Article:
Air pollution in Australia’s capital city has become extremely hazardous to humans. Pollution levels of PM2.5 particles which are detrimental to human health briefly reached 7,700 at one Canberra monitoring station on Jan 1, according to The Guardian, the highest in the world at the time and 38 times the level considered hazardous in Australia. In Sydney, PM2.5 particle pollution had peaked at 2,500 in early December when the city was blanketed in smoke.
As far as daily averages go, Canberra reached a PM2.5 particle concentration of 612 on Jan 6, still three times the level considered hazardous. The reading provided by the World Air Quality Index website was far above those of notoriously polluted cities in India like Delhi (where levels reached a high of 276 in January) or Delhi satellite city Gurgaon, the most polluted city in the world in 2018 (where pollution levels reached 300 in late December).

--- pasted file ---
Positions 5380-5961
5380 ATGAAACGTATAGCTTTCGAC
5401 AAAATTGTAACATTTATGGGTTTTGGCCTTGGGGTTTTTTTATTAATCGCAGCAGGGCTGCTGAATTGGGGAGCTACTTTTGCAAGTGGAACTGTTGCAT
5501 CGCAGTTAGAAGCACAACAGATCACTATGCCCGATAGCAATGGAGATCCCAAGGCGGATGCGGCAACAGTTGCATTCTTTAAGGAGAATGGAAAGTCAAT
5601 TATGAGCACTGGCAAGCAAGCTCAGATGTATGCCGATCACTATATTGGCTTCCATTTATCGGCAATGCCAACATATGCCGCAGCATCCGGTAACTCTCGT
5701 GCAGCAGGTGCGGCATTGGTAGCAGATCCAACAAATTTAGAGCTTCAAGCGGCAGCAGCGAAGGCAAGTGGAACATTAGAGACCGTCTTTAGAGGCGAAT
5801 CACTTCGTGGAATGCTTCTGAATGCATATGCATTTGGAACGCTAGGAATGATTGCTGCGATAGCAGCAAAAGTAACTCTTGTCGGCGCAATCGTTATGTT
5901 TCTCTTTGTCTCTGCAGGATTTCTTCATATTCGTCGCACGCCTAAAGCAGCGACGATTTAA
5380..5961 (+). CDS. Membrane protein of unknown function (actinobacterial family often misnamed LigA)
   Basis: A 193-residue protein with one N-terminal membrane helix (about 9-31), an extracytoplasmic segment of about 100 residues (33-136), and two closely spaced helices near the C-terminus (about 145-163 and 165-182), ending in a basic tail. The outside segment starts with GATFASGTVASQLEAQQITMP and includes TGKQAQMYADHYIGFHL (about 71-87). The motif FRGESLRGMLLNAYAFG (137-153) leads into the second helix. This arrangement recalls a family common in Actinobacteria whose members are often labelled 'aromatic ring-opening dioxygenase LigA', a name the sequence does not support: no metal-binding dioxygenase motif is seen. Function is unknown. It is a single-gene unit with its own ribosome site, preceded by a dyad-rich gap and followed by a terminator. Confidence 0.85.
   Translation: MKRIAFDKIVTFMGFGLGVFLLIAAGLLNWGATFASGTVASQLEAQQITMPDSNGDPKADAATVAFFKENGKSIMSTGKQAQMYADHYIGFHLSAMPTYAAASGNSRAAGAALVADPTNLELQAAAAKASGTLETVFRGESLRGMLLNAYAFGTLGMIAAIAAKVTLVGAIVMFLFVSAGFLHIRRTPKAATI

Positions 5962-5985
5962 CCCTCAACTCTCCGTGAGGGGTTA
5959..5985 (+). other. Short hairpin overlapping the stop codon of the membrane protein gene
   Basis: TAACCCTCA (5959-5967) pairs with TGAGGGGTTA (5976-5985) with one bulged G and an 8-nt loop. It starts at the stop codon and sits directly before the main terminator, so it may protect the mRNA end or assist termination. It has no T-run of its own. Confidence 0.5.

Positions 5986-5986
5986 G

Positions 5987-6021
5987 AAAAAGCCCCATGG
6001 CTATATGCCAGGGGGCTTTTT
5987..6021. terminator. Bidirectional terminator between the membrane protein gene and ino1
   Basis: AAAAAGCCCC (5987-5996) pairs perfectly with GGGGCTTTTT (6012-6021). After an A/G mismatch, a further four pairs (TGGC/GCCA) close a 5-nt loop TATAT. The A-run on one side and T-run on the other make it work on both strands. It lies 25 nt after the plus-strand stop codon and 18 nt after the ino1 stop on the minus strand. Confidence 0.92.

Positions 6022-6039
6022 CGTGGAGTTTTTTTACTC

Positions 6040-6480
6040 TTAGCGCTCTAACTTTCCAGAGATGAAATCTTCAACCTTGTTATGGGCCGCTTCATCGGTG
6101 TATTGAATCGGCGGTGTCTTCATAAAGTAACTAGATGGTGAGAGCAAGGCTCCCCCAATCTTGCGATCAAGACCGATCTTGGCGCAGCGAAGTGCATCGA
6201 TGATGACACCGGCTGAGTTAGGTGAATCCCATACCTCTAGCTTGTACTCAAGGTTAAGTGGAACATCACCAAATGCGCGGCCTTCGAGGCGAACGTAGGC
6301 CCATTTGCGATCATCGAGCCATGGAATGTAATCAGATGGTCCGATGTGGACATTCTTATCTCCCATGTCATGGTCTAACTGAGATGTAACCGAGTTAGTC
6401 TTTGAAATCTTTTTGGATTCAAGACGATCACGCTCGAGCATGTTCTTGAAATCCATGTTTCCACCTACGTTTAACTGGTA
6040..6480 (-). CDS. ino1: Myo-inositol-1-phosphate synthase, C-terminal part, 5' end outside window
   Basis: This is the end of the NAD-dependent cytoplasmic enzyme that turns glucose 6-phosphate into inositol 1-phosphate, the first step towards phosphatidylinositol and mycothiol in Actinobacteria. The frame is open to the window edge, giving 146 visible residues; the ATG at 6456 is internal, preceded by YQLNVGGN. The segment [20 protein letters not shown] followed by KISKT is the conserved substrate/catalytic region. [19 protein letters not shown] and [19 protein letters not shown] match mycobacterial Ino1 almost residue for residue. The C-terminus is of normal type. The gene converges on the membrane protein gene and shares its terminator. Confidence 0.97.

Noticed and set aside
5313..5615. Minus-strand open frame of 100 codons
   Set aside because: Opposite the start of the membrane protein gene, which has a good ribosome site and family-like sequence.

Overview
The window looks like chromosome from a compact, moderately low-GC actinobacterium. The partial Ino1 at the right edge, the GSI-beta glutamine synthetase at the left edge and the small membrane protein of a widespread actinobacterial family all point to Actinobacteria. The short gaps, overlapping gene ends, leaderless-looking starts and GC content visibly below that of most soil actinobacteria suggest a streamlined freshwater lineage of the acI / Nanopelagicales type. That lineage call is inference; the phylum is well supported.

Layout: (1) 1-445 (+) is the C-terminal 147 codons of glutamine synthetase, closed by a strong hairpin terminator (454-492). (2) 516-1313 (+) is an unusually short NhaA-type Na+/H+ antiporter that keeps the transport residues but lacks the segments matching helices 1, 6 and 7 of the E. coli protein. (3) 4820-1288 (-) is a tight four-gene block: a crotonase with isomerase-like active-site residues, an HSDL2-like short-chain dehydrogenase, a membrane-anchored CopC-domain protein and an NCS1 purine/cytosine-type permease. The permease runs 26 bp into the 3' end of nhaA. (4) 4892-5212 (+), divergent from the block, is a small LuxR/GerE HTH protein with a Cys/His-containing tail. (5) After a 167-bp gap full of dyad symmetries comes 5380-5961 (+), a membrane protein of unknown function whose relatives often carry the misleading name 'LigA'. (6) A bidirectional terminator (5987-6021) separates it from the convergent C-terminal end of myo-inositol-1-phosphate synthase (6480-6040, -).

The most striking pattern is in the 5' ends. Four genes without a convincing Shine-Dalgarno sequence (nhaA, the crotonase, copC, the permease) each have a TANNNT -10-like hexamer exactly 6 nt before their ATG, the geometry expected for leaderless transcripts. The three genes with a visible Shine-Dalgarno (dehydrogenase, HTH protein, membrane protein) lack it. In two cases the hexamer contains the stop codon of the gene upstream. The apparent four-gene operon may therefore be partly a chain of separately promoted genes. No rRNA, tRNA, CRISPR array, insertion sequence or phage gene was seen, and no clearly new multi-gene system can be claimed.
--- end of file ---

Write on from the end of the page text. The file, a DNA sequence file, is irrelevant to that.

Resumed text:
While Canberra levels were down to 79 on Wednesday, the preliminary average for Thursday was back up to 162, indicating very poor air quality. While Australian cities have only experienced severe pollution recently, many Indians have been exposed to poor air regularly over the years, with some cities averaging annual PM2.5 levels of 100-130. Nevertheless, even short periods of exposure to hazardous air can lead to health complications, especially for people with pre-existing conditions. Australian doctors are expecting hospital admissions to rise as a result.
PM2.5 refers to the concentration of particles with a diameter of less than 2.5 micrometers. These particles are of most concern to human health because they can linger in the air for long periods of time and are easily inhaled.